Vitamin K Functions, Deficiency, Dietary Sources, and Interactions

Vitamin K is an essential nutrient that plays a crucial role in various bodily functions. In this article, we will explore the functions of vitamin K, the risk factors for deficiency, the signs and symptoms of deficiency, dietary sources of vitamin K, and potential interactions with medications.

What Does Vitamin K Do and Its Role in the Body?

Vitamin K, a fat-soluble vitamin, is vital for proper coagulation or blood clotting. The term “vitamin K” originates from the German word “coagulation,” emphasizing its role in preventing hemorrhages. Newborn babies are at a higher risk of vitamin K deficiency, which is why they receive a vitamin K injection shortly after birth. Additionally, vitamin K is necessary for the production of various proteins and substances that contribute to coagulation and maintain normal calcium levels in the body.

Who is at Risk for a Vitamin K Deficiency?

While vitamin K deficiency is considered rare, certain individuals are more prone to it. Those with a low intake of vitamin K in their diet, malabsorption issues, alcohol abuse, general malnutrition, liver or biliary diseases, celiac disease, cystic fibrosis, and those on long-term antibiotics, hemodialysis, or suffering from severe burns are at a higher risk.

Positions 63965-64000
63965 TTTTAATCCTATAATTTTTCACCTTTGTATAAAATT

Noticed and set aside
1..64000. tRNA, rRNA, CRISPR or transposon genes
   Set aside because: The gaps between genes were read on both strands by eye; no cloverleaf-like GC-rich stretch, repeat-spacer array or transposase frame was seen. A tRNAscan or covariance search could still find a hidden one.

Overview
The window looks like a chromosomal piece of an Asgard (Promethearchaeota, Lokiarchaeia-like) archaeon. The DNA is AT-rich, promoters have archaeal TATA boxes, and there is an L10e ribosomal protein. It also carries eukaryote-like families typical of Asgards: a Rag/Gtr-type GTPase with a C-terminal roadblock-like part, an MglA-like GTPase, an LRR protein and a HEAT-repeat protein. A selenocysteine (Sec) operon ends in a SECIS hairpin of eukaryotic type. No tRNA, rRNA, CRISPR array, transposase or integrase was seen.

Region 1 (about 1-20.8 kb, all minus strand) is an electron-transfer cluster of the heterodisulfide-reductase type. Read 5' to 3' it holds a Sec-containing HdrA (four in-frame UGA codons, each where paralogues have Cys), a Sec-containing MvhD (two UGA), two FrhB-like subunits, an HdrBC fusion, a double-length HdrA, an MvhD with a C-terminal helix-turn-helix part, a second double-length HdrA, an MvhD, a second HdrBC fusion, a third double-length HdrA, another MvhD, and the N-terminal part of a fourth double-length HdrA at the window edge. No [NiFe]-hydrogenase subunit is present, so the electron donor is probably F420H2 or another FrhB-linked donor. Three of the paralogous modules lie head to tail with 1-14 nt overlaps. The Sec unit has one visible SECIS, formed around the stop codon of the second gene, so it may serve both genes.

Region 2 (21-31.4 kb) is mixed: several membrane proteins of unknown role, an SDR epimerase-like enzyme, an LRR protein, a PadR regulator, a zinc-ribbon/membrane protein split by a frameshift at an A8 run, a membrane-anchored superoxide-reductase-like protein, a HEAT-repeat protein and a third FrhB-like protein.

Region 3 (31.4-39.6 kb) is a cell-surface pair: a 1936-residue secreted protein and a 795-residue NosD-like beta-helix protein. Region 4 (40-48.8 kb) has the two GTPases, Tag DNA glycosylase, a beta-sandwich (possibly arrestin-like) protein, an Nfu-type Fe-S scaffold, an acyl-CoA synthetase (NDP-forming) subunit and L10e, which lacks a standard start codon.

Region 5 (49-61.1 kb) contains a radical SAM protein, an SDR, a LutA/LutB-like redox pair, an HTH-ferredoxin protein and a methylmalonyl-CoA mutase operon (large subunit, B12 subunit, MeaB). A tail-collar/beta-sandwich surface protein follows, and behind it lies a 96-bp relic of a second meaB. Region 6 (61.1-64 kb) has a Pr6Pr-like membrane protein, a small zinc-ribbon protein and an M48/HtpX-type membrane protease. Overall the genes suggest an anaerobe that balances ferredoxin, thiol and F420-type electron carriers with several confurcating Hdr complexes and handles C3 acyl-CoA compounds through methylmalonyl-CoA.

Signs and Symptoms of a Vitamin K Deficiency

Although vitamin K deficiency is rare, it can manifest in various ways. Prolonged prothrombin time, unusual bleeding, easy bruising, frequent gum bleeding, osteopenia, and osteoporosis are potential signs of vitamin K deficiency. While these symptoms can be caused by other factors, they may indicate a deficiency and warrant further investigation.

Dietary Sources of Vitamin K

To maintain adequate vitamin K levels, it’s important to incorporate dietary sources rich in this nutrient. Vitamin K1, primarily found in plants, can be obtained from foods like broccoli, kale, spinach, asparagus, dark green lettuce, beef liver, green tea, and turnip greens. Fermented foods, meats, and cheeses contain vitamin K2. Soybean and canola oil, fortified meal replacement shakes, and natto (fermented soybean) are also sources of vitamin K.

Can Vitamin K Supplements Interact with Medications?

Vitamin K supplementation can interact with certain medications. Oral anticoagulants like Warfarin can be affected by excess vitamin K intake from the diet. Therefore, it’s crucial to consult a healthcare provider before making any adjustments. Other medications such as cephalosporins (antibiotics), phenytoin (Dilantin), and orlistat (Xenical) can also interact with vitamin K, potentially leading to deficiencies or reduced absorption.


Vitamin K plays a vital role in coagulation, bone health, and other physiological functions. While deficiency is rare, it can occur in individuals with specific risk factors or medical conditions. Incorporating vitamin K-rich foods into your diet, along with consulting a healthcare provider about potential interactions with medications, can help maintain optimal vitamin K levels. By staying informed and taking necessary precautions, you can ensure the benefits of vitamin K for your overall health and well-being.